Ares Capital Corporation, the $9 billion BDC managed by the direct lending group of Ares Management, is in discussions about replacing its joint-venture partner GE Capital, in the SSLP (Senior Secured Loan Program), after General Electric announced that most of GE Capital is up for sale.
Kipp deVeer, the chief executive of the BDC and co-head of the direct lending group, said during the firm’s first quarter earnings call that Ares would either team up with the firm that acquires the SSLP portion of GE Capital’s portfolio, or seek a new partner altogether. If no suitable candidate is found, Ares would wind down the portfolio, although deVeer doesn’t think this is likely. He said the average tenor of the loans in the underlying portfolio is 4.3 years.
“We believe that partnering with us and SSLP, or a similar joint venture will be attractive to a number of third parties and we are having active and productive dialogues with a few potential partners,” deVeer said on the earnings call. In the meantime, the platform is continuing to lend money and deVeer said it has five deals in the pipeline at the moment and hasn’t encountered much disruption despite the planned GE Capital sale. “If no mutually acceptable replacement partner for GE Capital can be identified by either by Ares or through the GE Capital sale process, then the program would likely experience a gradual wind down as the underlying loans in the program are repaid,” deVeer said.
He declined to specify which firms Ares might partner up with, though he said he doesn’t expect it to be a US bank, as they are heavily regulated with respect to lending. Instead, he is looking at partnering with non-US banks, large asset management firms or insurers, or some combination of the above. It was also reported previously that Ares is in talks with Macquarie about acquiring some of GE Capital’s portfolio.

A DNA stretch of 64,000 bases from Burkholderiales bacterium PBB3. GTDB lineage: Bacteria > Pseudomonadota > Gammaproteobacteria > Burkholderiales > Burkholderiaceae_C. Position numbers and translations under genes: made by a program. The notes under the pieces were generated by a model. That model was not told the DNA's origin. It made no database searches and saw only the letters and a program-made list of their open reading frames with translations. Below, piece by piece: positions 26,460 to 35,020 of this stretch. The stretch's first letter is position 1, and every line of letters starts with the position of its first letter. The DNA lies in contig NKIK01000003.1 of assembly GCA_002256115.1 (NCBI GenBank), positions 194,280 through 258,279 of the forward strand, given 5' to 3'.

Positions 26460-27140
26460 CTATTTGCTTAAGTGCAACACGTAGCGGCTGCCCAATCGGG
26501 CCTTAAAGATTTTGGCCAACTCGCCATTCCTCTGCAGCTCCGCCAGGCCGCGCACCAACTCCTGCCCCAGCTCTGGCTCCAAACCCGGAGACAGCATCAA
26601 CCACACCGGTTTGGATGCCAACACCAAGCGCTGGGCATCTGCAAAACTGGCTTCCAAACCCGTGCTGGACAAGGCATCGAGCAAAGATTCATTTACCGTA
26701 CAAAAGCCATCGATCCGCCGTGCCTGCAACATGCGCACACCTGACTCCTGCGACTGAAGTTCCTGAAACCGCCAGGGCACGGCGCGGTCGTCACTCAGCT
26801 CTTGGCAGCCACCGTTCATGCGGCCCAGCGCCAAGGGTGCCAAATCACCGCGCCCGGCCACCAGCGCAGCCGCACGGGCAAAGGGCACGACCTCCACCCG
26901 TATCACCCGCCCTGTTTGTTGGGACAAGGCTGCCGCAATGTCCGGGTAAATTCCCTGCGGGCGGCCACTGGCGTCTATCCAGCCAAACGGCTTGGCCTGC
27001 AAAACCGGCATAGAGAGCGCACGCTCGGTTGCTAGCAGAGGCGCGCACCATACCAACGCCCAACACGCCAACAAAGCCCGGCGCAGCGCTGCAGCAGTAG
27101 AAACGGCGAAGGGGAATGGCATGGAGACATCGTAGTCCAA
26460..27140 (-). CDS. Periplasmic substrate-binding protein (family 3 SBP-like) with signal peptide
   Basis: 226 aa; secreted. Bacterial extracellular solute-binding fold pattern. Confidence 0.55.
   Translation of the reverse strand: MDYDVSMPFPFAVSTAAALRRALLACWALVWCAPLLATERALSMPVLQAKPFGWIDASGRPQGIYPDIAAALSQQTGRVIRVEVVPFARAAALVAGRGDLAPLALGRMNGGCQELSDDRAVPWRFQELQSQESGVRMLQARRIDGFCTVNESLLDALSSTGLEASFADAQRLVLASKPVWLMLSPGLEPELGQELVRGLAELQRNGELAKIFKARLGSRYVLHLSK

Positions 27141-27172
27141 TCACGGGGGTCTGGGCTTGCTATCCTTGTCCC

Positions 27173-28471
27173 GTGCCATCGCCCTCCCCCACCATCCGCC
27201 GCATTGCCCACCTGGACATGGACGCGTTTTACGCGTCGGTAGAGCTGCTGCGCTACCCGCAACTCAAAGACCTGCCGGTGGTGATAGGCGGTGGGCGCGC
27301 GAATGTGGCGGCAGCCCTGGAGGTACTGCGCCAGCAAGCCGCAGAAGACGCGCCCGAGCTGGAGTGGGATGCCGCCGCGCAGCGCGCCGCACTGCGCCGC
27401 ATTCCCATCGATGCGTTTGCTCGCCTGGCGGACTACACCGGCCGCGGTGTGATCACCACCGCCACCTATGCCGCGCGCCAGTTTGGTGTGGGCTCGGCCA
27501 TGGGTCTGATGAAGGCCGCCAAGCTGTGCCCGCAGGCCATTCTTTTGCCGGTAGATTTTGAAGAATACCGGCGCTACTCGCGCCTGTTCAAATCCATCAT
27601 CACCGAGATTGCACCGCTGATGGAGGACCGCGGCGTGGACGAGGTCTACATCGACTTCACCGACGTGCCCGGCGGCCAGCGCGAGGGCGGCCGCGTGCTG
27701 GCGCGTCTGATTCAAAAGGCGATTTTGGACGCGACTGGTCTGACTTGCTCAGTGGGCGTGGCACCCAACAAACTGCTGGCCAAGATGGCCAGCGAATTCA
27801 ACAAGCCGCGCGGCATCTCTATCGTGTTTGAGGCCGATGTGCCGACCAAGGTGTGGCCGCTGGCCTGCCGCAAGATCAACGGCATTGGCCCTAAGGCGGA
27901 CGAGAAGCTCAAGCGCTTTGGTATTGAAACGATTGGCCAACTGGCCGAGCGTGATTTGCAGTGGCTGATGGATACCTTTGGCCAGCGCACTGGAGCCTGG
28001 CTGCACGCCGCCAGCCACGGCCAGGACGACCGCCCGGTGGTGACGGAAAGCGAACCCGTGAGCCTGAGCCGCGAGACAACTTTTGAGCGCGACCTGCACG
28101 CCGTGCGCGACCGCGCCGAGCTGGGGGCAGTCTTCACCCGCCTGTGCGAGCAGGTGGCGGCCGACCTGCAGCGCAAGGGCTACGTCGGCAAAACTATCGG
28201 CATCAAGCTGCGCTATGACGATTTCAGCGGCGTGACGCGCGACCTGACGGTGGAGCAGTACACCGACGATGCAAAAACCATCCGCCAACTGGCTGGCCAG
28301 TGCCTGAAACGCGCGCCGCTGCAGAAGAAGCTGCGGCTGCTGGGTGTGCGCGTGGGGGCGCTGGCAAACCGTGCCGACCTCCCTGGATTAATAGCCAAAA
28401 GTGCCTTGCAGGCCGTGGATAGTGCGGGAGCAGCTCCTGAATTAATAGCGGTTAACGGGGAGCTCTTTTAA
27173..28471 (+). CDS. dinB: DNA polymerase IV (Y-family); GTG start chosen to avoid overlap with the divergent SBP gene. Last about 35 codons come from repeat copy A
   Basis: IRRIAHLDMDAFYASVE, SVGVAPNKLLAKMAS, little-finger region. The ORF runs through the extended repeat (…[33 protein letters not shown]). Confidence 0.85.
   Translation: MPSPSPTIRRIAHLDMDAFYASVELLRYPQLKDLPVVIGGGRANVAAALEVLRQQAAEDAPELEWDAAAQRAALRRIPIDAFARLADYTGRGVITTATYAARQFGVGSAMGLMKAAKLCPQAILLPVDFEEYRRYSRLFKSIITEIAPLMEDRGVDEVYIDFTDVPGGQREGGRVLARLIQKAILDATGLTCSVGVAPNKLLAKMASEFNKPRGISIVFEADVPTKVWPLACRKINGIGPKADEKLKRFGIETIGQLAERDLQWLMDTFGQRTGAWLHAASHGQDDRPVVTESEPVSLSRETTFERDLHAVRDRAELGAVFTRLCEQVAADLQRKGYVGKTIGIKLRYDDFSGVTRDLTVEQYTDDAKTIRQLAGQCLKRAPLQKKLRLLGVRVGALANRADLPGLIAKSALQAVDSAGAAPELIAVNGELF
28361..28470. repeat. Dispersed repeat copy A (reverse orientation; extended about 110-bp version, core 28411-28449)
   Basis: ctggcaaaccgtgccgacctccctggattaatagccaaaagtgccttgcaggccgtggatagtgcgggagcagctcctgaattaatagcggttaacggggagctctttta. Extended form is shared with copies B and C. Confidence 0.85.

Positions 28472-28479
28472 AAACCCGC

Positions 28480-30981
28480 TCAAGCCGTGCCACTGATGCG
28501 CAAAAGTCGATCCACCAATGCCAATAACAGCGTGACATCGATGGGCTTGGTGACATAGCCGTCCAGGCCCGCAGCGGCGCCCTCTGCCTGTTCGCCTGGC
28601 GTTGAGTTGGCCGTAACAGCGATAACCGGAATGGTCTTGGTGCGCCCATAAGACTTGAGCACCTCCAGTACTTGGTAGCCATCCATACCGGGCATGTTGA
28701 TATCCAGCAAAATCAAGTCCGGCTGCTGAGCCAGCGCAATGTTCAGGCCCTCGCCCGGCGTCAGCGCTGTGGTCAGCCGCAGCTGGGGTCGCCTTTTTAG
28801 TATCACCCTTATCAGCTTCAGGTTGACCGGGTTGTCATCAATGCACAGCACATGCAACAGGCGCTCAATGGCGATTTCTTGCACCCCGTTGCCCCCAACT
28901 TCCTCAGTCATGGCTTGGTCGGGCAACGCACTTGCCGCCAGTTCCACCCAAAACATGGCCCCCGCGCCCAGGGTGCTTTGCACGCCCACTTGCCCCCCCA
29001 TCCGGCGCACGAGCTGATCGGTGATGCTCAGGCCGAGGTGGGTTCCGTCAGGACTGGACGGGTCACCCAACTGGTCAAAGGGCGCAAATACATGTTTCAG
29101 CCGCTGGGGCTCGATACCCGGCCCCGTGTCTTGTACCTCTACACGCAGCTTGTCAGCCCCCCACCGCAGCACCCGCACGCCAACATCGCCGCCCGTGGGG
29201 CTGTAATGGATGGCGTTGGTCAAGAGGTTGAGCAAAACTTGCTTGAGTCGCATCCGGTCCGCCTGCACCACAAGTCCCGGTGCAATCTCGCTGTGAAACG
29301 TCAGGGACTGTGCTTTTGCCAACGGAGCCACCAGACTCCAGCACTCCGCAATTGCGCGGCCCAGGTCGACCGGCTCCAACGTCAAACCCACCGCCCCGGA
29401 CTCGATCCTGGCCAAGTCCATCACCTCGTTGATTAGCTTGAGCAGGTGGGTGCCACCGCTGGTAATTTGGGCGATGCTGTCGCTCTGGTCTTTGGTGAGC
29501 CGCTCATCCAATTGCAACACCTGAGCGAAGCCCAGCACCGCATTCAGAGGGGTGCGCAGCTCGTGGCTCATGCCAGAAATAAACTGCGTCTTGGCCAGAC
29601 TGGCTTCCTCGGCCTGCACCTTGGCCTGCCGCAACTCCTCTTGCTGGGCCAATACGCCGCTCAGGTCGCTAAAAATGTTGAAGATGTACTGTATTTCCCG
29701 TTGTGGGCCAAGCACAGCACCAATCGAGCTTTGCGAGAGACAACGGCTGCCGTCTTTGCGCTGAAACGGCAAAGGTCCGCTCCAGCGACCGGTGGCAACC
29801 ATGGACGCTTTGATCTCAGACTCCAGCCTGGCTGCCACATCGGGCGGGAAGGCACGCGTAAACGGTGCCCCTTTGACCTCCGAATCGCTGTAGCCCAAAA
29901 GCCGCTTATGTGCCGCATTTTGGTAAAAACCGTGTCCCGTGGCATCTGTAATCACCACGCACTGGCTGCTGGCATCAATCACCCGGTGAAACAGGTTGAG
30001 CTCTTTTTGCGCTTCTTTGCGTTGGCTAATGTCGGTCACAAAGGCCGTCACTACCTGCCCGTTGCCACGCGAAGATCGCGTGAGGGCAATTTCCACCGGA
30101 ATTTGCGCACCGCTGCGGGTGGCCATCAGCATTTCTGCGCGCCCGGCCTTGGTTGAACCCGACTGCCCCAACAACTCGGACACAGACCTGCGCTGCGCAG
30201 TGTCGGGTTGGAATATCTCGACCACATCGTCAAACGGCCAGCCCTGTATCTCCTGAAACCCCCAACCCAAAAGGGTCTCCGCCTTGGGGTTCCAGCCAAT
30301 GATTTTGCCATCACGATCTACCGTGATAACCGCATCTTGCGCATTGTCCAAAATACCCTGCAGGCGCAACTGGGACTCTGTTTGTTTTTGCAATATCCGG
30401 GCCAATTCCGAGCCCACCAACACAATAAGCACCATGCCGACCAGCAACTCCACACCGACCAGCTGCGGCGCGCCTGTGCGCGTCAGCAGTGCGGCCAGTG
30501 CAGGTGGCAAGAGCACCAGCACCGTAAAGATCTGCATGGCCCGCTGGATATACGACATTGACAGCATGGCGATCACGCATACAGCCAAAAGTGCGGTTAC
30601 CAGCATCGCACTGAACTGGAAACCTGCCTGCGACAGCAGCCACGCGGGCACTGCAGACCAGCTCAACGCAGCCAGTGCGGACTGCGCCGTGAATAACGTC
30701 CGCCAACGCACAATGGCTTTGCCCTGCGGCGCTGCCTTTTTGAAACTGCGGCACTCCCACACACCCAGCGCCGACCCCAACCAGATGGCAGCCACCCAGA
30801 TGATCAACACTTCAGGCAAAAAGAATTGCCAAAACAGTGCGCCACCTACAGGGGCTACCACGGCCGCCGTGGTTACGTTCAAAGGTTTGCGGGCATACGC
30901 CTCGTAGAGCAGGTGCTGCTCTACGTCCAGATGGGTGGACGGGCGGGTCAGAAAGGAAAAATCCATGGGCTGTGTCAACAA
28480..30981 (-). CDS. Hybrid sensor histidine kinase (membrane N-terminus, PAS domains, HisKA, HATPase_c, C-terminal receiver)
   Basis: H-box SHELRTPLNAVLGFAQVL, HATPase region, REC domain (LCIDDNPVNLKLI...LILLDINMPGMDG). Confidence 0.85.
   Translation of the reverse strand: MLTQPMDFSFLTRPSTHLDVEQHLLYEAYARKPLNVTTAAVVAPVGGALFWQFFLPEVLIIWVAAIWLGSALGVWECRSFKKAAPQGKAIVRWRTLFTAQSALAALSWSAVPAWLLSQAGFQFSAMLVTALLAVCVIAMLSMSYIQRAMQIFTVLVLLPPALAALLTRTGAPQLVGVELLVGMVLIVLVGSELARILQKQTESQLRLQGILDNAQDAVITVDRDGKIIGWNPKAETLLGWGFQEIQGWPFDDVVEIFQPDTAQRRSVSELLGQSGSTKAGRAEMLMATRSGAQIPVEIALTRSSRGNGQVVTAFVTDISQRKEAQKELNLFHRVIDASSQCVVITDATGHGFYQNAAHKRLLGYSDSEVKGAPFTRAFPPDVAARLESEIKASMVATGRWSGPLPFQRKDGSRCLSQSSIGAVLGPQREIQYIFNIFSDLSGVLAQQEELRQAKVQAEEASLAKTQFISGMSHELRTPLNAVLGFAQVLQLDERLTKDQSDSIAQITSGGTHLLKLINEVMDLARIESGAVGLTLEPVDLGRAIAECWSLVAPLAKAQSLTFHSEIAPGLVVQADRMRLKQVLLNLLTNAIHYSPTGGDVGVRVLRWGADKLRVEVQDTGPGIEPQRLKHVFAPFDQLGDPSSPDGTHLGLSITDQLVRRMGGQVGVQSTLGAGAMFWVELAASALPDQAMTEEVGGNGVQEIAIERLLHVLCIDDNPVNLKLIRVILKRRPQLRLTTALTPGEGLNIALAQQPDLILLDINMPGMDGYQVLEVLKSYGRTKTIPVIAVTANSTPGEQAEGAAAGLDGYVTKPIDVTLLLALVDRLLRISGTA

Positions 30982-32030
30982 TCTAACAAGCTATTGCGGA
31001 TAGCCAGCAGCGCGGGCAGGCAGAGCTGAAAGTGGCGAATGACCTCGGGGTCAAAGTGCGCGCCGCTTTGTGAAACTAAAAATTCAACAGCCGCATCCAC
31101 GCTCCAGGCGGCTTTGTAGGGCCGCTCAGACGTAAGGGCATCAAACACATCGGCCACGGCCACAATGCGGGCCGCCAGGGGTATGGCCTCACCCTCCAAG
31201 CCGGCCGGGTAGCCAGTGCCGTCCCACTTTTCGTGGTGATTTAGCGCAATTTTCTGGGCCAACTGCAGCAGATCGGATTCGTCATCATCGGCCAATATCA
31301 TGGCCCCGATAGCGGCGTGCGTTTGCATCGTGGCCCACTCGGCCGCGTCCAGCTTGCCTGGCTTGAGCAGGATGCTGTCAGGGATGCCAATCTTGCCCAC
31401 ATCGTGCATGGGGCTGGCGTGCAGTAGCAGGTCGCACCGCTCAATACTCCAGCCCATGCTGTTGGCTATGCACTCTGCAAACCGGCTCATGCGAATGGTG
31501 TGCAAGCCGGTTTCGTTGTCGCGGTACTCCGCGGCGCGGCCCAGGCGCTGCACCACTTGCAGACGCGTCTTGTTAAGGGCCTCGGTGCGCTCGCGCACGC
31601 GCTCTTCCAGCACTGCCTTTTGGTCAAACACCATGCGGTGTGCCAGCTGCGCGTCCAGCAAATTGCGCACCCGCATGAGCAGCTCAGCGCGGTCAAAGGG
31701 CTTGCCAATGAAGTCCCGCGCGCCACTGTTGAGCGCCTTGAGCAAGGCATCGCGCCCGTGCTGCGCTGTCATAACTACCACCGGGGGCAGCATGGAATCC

“The announced exit of GE Capital from our market is yet another example of the bank’s unwillingness to lend to the middle market and we believe that this exit of a substantial competitor will result in a more favorable competitive landscape. This brings us even more conviction in our business strategy of directly originating investments in the middle market to achieve strong risk-adjusted returns,” deVeer said.
DeVeer and analysts on the call noted GE Capital’s strong origination capabilities and relationships with sponsors, an asset that Ares might be losing in a partner. Though deVeer said Ares’ own origination capabilities and large team (85 people) could handle the task even if the new partner isn’t as strong on the origination side. DeVeer noted that he is interested in a partner that understands credit risk well. “Familiarity and understanding of the credits and the market and the risk coming into the program to me is much, much more important than the origination that a potential partner has,” deVeer said.
Ares’ declared a dividend of $0.38 cents per share for the first quarter of 2015. Its assets grew to $8.9 billion at the end of March from $8.2 billion 12 months earlier, but dropped quarter-on-quarter from $9.5 billion at the end of 2014. ARCC has $2.3 billion in available capital for new lending.
The vehicle also reported that twice as many loans matured or were sold as were originated, and deVeer said this is in line with expectations, as the first quarter tends to be slow for new deals. “We were focused on selling lower yielding assets in the first quarter, which reduced the size of our investment portfolio but helps improve the overall portfolio yields,” deVeer said.
ARCC exited $1.1 billion worth of loans in the quarter while it made $500.2 million in gross commitments. The firm had a weighted average yield of 10.5 percent on its investments. Its net investment income grew to $121.7 million from 112.3 million year-on-year.
ARCC’s stock is still trading below net asset value, so the firm can’t raise new equity capital, though deVeer told analysts that it has plenty of money to lend having freed up capital from exits and as other loans reach maturity.